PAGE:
In the last article I showed you how I got my job as a Junior Growth Hacker.
Today, I want to show you what I learned so far working as a Growth Marketer at Receiptful.
Table of Contents
1. Plan, Plan, Plan
I’ll be honest with you: the first and a half month I didn’t know what I was doing.
Have you ever wanted something so much, and once you have it you don’t know what to do with it? That’s exactly what happened.
Did I have to start outreaching people to tell about Receiptful?
Did I have to start guest posting?
I didn’t know.
Fortunately, that first and half month was pretty simple: I only had to focus on the correct implementation of our analytics tools. Even though we had one big problem (which caused my learning #4), I did everything quite well.
Things changed in mid-December, when Adii asked me to develop a content marketing plan. So I did.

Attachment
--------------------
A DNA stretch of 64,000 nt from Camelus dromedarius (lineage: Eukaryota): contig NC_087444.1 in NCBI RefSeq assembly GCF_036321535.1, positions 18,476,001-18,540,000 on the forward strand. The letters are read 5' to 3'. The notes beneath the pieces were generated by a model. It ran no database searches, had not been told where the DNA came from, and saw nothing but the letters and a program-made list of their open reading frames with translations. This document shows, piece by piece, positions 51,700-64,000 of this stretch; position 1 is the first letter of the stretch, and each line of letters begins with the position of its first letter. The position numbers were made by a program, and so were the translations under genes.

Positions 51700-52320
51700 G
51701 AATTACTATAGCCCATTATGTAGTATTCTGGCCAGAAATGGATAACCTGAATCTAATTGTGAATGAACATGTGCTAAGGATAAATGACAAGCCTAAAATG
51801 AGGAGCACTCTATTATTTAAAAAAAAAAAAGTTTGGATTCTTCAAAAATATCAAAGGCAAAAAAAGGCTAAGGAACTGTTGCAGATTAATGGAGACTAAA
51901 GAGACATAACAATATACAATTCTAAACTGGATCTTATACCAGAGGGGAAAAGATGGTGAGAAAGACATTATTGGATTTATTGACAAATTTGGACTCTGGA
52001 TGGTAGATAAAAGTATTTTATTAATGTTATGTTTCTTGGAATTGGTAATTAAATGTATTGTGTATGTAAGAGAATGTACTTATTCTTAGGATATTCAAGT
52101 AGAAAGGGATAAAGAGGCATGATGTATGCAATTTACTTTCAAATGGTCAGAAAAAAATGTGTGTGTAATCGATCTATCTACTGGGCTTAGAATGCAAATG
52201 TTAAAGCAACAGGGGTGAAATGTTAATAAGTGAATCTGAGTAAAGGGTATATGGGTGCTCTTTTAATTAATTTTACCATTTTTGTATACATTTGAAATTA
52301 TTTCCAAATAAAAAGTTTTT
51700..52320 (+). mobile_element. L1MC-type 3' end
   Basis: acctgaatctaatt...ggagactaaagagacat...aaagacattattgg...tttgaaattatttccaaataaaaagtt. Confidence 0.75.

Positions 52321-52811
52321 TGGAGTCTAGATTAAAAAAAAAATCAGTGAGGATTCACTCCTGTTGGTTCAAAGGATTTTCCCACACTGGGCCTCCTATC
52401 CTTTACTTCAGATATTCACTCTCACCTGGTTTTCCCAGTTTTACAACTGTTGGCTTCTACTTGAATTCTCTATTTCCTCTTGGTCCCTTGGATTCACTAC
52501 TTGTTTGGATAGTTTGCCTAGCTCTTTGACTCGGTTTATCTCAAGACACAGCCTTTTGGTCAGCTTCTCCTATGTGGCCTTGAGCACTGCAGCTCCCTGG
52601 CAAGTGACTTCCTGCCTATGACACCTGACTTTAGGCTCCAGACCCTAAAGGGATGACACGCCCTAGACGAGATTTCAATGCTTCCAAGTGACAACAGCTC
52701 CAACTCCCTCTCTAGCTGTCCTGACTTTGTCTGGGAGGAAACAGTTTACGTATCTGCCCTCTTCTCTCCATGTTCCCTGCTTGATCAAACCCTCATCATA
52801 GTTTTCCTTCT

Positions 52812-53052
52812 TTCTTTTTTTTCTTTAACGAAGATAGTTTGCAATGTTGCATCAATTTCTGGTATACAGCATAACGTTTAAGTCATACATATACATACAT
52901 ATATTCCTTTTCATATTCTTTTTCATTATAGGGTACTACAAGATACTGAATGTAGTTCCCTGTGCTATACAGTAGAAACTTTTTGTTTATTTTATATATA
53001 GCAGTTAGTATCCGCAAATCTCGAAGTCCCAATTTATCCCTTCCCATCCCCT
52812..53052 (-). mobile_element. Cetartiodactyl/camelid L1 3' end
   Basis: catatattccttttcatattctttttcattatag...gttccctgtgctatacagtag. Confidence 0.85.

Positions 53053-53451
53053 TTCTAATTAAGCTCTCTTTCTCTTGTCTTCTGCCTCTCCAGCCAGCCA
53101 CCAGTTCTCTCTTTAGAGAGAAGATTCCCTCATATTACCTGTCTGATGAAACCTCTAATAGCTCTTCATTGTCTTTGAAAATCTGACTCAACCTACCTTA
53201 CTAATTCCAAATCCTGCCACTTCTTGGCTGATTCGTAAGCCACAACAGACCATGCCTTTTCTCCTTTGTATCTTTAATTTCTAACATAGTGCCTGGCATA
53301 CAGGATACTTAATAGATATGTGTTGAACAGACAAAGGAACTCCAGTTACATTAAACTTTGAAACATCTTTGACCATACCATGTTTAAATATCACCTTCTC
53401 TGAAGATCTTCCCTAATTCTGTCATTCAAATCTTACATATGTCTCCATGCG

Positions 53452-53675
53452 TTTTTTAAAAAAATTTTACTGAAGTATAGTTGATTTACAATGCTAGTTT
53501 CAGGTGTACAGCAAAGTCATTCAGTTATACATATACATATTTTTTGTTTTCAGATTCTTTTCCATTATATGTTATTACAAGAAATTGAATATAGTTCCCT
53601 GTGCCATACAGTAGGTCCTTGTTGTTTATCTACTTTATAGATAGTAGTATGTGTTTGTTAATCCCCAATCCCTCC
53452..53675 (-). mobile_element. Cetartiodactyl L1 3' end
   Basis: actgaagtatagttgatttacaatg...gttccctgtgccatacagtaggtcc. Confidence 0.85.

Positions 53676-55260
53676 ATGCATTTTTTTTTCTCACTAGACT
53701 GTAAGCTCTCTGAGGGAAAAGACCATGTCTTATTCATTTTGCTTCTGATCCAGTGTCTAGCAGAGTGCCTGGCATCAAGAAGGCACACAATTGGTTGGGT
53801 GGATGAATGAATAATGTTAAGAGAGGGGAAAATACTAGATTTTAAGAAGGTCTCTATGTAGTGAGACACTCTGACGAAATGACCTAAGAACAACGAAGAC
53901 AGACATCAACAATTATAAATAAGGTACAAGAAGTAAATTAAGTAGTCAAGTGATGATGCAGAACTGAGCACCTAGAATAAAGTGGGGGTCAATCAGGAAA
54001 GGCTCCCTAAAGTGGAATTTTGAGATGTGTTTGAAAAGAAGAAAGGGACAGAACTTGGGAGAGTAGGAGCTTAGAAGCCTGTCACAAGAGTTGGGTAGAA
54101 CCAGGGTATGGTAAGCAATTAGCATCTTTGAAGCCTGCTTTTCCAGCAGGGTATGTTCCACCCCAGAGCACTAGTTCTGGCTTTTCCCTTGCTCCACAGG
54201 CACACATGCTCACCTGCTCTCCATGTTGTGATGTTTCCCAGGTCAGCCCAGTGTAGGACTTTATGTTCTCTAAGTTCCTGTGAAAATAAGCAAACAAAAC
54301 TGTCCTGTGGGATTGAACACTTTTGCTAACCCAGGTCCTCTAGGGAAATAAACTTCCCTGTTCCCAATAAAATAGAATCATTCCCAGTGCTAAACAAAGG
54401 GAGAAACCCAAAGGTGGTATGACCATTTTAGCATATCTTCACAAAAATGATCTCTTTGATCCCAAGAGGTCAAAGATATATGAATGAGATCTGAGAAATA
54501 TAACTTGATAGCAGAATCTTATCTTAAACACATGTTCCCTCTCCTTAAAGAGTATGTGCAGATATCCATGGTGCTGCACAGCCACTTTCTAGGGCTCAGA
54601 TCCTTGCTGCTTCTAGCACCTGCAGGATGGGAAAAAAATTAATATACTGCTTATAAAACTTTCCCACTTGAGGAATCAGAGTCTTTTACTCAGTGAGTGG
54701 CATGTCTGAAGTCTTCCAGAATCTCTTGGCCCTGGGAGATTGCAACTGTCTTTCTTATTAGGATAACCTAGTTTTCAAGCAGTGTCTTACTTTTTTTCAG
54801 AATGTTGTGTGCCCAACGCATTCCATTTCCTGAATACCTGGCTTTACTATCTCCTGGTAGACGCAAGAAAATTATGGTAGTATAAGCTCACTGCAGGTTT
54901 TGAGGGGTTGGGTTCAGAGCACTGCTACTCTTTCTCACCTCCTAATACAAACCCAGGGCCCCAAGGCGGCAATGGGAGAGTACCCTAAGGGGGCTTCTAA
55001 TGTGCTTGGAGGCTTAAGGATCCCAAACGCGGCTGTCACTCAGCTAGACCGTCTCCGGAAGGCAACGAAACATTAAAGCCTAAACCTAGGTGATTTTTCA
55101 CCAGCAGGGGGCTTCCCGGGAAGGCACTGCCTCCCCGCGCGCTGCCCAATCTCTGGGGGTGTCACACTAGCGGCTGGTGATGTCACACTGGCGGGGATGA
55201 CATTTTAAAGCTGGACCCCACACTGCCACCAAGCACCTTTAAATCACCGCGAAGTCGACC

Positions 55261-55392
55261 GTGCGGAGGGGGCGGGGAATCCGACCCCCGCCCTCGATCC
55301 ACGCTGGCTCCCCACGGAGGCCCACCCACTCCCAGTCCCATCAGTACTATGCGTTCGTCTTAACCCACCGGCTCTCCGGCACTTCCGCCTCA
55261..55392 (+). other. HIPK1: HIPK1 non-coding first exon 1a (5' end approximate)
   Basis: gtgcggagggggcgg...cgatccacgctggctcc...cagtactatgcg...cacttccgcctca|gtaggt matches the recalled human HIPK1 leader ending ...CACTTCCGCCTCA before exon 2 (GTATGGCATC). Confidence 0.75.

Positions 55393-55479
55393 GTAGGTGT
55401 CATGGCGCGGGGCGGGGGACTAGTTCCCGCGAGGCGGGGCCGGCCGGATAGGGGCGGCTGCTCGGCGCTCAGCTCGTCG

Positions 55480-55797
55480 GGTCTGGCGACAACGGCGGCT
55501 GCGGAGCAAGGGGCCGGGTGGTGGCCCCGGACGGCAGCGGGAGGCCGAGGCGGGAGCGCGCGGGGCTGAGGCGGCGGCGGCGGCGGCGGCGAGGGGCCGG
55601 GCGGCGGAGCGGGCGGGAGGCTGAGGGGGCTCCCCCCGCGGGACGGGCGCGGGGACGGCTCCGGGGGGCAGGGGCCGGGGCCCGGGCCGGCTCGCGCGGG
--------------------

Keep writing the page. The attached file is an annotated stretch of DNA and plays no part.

I defined goals, KPI’s and targets, with weekly benchmarks to hit. Also, every week I had to write what I have done, and what I need to do next week.
To my surprise, developing a plan was what I needed.
(Yes, it sounds cheesy, but being a newbie at startup marketing, it worked.)
All of a sudden, I started to know what to do each day with purpose and direction. I also started to enjoy my job much more. Now I know how much impact my work has had in the company, and how important it is.
Developing a plan also helped me measure my efforts, which resulted in better personal accountability of what I’ve done each day.